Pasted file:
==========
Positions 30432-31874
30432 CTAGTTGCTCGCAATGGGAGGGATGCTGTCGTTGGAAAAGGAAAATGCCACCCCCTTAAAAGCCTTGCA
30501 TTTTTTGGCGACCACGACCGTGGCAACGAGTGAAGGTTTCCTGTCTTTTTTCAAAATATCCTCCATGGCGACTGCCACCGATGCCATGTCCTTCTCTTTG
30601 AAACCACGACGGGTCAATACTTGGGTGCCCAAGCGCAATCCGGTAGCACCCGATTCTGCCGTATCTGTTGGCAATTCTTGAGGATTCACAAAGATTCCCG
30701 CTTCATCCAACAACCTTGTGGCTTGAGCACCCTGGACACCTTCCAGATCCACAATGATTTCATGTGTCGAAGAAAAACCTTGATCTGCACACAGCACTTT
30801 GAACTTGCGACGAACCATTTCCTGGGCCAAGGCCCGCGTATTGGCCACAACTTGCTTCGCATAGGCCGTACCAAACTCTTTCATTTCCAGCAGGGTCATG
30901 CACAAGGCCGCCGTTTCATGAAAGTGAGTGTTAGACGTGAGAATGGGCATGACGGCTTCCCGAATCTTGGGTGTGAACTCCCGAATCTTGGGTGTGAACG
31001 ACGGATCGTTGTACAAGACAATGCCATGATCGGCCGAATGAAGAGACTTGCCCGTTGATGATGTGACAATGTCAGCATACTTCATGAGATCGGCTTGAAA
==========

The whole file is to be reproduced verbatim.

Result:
Positions 30432-31874
30432 CTAGTTGCTCGCAATGGGAGGGATGCTGTCGTTGGAAAAGGAAAATGCCACCCCCTTAAAAGCCTTGCA
30501 TTTTTTGGCGACCACGACCGTGGCAACGAGTGAAGGTTTCCTGTCTTTTTTCAAAATATCCTCCATGGCGACTGCCACCGATGCCATGTCCTTCTCTTTG
30601 AAACCACGACGGGTCAATACTTGGGTGCCCAAGCGCAATCCGGTAGCACCCGATTCTGCCGTATCTGTTGGCAATTCTTGAGGATTCACAAAGATTCCCG
30701 CTTCATCCAACAACCTTGTGGCTTGAGCACCCTGGACACCTTCCAGATCCACAATGATTTCATGTGTCGAAGAAAAACCTTGATCTGCACACAGCACTTT
30801 GAACTTGCGACGAACCATTTCCTGGGCCAAGGCCCGCGTATTGGCCACAACTTGCTTCGCATAGGCCGTACCAAACTCTTTCATTTCCAGCAGGGTCATG
30901 CACAAGGCCGCCGTTTCATGAAAGTGAGTGTTAGACGTGAGAATGGGCATGACGGCTTCCCGAATCTTGGGTGTGAACTCCCGAATCTTGGGTGTGAACG
31001 ACGGATCGTTGTACAAGACAATGCCATGATCGGCCGAATGAAGAGACTTGCCCGTTGATGATGTGACAATGTCAGCATACTTCATGAGATCGGCTTGAAA